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I'm having a problem very similar to the ones mentioned in these questions:

Why is Entity Framework navigation property null?

Why EF navigation property return null?

The plot twist in my case is that the navigation collection properties are populated by EF, but only after I've queried DbSet<T> properties of the dependent types in the DbContext. To make my situation clearer, here's how my model is set up:

[Table(nameof(Composer))]
internal class ComposerRelationalDto : RelationdalDtoBase
{
    [Key]
    [DatabaseGenerated(DatabaseGeneratedOption.Identity)]
    public Guid Id { get; set; }

    public virtual ICollection<NameRelationalDto> LocalizedNames { get; set; } = new HashSet<NameRelationalDto>();

    public virtual ICollection<ArticleRelationalDto> Articles { get; set; } = new HashSet<ArticleRelationalDto>();
}

[Table(nameof(ComposerName))]
internal class NameRelationalDto : RelationdalDtoBase
{
    [Key]
    public long Id { get; set; }

    [Required]
    [ForeignKey(nameof(Composer))]
    public Guid Composer_Id { get; set; }

    public ComposerRelationalDto Composer { get; set; }
}

[Table(nameof(ComposerArticle))]
internal class ArticleRelationalDto : RelationdalDtoBase
{
    [Key]
    public long Id { get; set; }

    [Index]
    public Guid StorageId { get; set; }

    [Required]
    [ForeignKey(nameof(Composer))]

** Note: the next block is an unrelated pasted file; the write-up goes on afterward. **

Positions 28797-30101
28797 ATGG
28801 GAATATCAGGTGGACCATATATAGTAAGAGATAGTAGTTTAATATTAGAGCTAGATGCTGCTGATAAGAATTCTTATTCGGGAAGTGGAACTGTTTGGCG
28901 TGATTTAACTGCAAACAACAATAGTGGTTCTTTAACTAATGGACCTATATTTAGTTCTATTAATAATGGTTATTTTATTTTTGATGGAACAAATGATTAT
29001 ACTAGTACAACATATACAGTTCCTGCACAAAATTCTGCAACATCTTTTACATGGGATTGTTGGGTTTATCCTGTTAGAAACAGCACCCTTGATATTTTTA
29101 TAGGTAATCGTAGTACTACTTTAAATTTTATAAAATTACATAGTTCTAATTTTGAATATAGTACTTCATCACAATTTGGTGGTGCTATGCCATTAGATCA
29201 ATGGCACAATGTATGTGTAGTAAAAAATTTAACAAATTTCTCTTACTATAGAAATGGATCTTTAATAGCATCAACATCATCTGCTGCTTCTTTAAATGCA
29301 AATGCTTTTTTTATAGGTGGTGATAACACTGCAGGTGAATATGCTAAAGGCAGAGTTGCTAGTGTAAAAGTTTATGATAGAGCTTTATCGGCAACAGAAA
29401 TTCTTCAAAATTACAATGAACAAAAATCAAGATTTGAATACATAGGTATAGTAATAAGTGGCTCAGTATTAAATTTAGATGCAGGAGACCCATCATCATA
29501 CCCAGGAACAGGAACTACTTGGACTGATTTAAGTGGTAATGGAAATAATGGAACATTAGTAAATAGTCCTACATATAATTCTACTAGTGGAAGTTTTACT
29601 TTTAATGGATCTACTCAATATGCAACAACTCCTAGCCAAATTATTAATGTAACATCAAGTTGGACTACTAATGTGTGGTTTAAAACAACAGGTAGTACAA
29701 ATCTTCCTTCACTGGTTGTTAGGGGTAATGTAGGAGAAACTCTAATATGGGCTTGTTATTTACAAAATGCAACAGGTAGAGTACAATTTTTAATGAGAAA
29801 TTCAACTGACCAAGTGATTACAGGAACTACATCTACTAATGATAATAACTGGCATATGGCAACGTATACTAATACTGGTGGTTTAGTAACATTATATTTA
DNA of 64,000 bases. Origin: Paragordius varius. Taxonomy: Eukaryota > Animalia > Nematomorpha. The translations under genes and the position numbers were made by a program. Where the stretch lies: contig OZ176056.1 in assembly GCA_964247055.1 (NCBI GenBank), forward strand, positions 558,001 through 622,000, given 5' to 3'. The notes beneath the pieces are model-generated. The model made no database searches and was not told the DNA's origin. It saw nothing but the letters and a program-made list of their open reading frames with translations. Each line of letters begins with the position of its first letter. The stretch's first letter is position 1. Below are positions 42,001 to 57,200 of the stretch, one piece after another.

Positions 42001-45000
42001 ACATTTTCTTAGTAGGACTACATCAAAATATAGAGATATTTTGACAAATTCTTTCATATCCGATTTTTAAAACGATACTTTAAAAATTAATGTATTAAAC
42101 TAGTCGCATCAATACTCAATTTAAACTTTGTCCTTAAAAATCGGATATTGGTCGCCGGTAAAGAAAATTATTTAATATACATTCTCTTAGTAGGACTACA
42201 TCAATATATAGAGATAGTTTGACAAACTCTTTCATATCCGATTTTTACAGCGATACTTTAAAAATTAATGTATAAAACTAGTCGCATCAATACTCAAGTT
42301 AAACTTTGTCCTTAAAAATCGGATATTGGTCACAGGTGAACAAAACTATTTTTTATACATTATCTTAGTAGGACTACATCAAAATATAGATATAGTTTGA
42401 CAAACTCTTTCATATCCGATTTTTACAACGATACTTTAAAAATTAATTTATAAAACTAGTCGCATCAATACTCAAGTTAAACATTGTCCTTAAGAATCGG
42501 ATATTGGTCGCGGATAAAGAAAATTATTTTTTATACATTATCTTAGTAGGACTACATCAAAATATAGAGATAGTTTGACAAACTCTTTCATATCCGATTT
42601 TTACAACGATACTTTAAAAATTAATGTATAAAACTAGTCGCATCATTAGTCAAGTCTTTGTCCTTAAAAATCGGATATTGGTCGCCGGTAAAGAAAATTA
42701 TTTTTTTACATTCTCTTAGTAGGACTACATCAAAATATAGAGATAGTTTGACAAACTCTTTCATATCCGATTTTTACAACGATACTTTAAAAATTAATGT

public Guid Composer_Id { get; set; }

    public ComposerRelationalDto Composer { get; set; }

    [Required]
    [MaxLength(5)]
    public string Language { get; set; }
}

In the corresponding repository I filter ComposerRelationalDto objects by their name:

DbContext.Set<NameRelationalDto>().Where(nameWhereClause).GroupBy(n => n.Composer_Id).Select(group => group.FirstOrDefault().Composer)

The set of ComposerRelationalDtos has empty collections for the Articles and LocalizedNames properties, even though the data has been correctly persisted in the database. However, if I load all DTOs of type ArticleRelationalDto and NameRelationalDto in a QuickWatch while debugging, then the same filter no longer returns empty collections and all relevant objects are present in the collection properties.

What I've tried so far was to

  1. enable lazy loading and the creation of proxies explicitly